Our friendship is changing, and I don’t know if it can withstand this new dynamic, one in which I don’t apologize for my lifestyle or lament over my decisions, and I plan to practice honesty by voicing my opinions and feelings. Sometimes it seems like we don’t have much in common anymore. But I guess time will tell.

Procrastination and My Critically Acclaimed Mini-Series

As I’ve mentioned previously, I had hoped that my life path was to become the next Piper Kerman or Elizabeth Gilbert, author of an award-winning memoir that inspires millions and becomes translated into dozens of languages, something that prompts an interview with Oprah, and becomes a critically acclaimed mini-series that reignites Wynona Rider’s career as the starring role.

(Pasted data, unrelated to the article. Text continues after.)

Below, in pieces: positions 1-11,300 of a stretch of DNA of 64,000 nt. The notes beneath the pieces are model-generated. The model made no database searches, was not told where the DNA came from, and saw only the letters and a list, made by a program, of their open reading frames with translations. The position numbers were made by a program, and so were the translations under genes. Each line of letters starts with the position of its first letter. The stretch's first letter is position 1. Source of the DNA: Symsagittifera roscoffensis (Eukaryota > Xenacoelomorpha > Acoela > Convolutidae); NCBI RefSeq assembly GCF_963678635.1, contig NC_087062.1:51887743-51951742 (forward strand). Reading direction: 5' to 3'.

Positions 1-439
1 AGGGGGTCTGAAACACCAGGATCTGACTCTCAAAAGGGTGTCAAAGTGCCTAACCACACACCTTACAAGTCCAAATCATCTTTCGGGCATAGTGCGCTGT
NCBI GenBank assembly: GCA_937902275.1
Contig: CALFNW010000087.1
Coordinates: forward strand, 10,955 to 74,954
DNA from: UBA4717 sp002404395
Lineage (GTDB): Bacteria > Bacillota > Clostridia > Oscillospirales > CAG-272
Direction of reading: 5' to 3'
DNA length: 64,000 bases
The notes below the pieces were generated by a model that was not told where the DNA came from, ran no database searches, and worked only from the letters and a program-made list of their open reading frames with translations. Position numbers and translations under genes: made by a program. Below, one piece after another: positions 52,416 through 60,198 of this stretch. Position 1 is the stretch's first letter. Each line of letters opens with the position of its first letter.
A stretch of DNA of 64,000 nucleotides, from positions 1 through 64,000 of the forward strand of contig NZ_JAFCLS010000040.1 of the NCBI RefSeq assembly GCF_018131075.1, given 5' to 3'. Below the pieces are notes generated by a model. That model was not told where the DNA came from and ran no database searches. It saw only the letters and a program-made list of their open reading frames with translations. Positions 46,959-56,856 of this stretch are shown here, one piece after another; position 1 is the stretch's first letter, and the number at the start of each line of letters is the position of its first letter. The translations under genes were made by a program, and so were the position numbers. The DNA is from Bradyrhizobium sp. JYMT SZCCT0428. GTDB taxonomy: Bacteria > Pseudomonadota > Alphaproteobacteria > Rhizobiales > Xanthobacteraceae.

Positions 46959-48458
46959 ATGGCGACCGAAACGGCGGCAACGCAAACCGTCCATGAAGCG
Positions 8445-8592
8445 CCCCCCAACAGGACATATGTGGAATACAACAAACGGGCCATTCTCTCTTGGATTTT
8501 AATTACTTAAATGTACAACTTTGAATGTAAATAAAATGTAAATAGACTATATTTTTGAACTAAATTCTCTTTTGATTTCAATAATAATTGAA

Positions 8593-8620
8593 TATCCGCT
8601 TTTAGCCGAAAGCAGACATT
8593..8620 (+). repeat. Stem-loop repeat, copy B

Ryder’s real life—one in which she was publicly shamed for kleptomania after having had failure after failure—will have echoed the role she plays on my show. In “real life”—the real life of my dream world—what followed was that Ryder became Buddhist, practicing yoga and meditation after living in India for a while, having called it quits in Hollywood. But then she read the script for my TV show which changed her mind about acting. It spoke to her in such a way that she felt it was meant to be, and now here she is, the most sought-after actor in Hollywood. But this time she looks at it differently; acting is her passion, and it’s not about fame or fortune.